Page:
The objects of the present invention are achieved by a tracklight system including an elongated metallic track generally in the shape of an inverted U, having a base attachable to a ceiling, and first and second parallel depending legs with proximal ends contiguous with the base of the U and having distal ends terminating in a common perpendicular plane. An elongated insulator is attached to at least one of the depending legs, each insulator having a number of pairs of longitudinal ribs having recesses therein. A partially-imbedded elongated electrical conductor is disposed in one side of each recess. Adjacent slots next to the ribs have unequal widths requiring polarized insertion of polarized electrical plugs.
 In a preferred embodiment a polarized plug and cord is an end-feed that connects a track circuit to an electrical main circuit, or may connect a track circuit to a track-supported light fixture. In the preferred embodiment a polarized plug on each end of the flexible cord connects adjacent lengths of track. In the preferred embodiment a serrated ground engages a dovetail slot in the metallic track to ground track lengths and fixtures.
 The present invention overcomes basic unreliability disadvantages of prior-art tracklight systems through the use of fewer and simpler mechanical and electrical parts. Reliability is also improved by eliminating the effects of differential expansion and contraction of long lengths of tracks, stopping relative movement between the track-to-track connectors and the track conductors. The track system according to the invention is less costly to manufacture, without the need for many complex stamped electrical parts and complicated insulators used in prior-art tracklights.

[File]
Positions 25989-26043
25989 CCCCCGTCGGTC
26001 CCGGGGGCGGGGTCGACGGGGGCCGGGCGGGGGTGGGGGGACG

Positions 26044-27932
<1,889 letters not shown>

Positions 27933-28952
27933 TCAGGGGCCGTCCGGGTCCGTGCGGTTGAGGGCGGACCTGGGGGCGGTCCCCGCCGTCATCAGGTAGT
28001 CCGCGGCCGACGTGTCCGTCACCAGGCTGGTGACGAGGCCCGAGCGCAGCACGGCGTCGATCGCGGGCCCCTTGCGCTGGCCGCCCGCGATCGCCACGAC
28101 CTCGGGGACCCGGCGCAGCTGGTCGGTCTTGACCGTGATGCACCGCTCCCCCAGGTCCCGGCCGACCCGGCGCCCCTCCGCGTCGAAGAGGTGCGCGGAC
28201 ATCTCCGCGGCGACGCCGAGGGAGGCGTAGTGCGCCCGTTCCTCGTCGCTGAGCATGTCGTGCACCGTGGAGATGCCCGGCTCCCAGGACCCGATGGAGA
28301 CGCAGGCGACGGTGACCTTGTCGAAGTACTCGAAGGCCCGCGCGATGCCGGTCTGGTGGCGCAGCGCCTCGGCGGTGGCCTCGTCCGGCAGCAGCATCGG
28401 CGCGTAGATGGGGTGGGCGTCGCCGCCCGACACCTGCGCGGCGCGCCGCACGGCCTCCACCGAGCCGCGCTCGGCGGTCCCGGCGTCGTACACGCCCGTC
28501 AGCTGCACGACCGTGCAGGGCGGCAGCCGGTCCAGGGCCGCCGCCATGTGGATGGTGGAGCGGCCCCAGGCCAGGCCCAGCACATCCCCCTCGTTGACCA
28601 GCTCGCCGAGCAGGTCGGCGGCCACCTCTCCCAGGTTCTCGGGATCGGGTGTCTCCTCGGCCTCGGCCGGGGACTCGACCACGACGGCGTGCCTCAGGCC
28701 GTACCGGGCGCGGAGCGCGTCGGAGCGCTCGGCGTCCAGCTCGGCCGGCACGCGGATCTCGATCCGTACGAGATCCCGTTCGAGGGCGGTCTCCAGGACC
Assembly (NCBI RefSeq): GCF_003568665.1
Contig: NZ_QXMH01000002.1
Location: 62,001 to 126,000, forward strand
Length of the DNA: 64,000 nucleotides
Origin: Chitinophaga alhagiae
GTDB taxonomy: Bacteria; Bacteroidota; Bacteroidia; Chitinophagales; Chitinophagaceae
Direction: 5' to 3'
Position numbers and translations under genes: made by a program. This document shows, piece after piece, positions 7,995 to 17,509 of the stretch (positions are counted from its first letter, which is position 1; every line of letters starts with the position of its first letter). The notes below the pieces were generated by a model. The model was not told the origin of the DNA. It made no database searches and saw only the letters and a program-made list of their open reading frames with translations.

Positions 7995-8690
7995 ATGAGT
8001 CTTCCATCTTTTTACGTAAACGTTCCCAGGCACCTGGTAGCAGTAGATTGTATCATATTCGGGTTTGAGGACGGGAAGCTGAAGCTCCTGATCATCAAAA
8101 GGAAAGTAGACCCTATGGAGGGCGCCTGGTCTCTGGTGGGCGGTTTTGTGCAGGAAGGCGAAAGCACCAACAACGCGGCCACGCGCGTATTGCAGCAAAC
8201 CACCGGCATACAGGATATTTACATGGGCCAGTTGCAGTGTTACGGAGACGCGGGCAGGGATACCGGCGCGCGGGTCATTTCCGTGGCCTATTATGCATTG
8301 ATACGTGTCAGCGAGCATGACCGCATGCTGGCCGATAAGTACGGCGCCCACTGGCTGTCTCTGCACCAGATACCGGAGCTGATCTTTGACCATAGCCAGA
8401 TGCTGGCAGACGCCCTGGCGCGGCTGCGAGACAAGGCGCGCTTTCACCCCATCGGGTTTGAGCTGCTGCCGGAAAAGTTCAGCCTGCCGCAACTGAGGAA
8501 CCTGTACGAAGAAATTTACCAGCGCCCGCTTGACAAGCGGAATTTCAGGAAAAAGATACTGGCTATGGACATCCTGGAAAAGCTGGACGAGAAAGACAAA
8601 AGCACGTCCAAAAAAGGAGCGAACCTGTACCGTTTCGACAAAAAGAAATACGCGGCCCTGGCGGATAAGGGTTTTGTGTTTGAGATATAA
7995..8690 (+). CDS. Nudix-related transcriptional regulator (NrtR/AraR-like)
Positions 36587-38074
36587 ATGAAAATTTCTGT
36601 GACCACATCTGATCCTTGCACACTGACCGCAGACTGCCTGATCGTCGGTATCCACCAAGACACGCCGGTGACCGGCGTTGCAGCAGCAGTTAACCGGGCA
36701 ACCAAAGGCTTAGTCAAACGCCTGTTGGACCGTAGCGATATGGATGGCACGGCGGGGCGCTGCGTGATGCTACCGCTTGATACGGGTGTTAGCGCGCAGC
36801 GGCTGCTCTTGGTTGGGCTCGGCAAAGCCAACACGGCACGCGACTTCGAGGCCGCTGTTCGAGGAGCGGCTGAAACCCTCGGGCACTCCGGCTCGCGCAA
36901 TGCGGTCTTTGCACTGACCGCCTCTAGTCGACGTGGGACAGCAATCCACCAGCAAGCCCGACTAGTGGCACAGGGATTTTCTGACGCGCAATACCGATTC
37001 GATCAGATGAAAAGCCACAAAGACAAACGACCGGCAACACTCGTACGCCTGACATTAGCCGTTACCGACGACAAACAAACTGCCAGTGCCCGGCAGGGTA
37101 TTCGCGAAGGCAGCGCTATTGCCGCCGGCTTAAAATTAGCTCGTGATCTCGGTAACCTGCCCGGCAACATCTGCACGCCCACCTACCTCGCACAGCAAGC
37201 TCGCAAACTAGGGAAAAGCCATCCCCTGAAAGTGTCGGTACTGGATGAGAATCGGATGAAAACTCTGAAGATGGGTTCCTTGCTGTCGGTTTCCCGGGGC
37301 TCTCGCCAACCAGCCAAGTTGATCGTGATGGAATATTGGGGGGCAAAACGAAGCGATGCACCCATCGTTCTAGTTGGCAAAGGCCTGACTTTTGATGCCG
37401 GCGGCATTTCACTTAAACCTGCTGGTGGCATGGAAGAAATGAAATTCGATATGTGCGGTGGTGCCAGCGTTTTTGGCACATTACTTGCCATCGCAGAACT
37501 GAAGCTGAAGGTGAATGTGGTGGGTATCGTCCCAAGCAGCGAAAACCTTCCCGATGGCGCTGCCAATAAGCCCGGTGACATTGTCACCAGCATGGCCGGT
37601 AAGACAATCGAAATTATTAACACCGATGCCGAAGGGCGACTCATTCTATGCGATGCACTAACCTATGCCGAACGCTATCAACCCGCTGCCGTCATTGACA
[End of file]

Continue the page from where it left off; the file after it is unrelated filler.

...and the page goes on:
FIG. 1 is a transverse cross-sectional view of a prior-art two-circuit track according to the applicant's U.S. Pat. No. 4,822,292;
FIG. 2 is a transverse cross-sectional view of a prior-art track-to-fixture connector engageable into the track of FIG. 1;
FIG. 3 is a perspective view of a prior-art end-feed connector engageable into the track of FIG. 1;
FIG. 4 is a perspective exploded view of the parts of the prior-art end-feed connector of FIG. 3;
FIG. 5 is a perspective view of a prior-art track-to-track connector engageable into the track of FIG. 1;
FIG. 6 is a perspective exploded view of the parts of the prior-art track-totrack connector of FIG. 5;
FIG. 7 is a transverse cross-sectional view of a track according to the present invention;
FIG. 8 is a perspective view of a polarized plug engageable with the first circuit conductors of the track of FIG. 7;
FIG. 9 is a perspective view of a polarized plug and flexible cord engageable into the first circuit track of FIG. 7 to serve as an end-feed junction-box-to-track connector or a track-to-fixture connector;
FIG. 10 is a perspective view of a polarized plug and flexible cord engageable into the second circuit track of FIG. 7 to serve as an end-feed junction-box-totrack connector or a track-to-fixture connector;
FIG. 11 is a transverse cross-sectional view of the track according to the present invention showing an installed polarized plug and cord of FIG. 9;
FIG. 12 is a transverse cross-sectional view of the track according to the present invention showing an installed polarized plug and cord of FIG. 10;
FIG. 13 is a perspective view of a polarized plug jumper cord engageable into the track of FIG. 7 to serve as a track-to-track connector;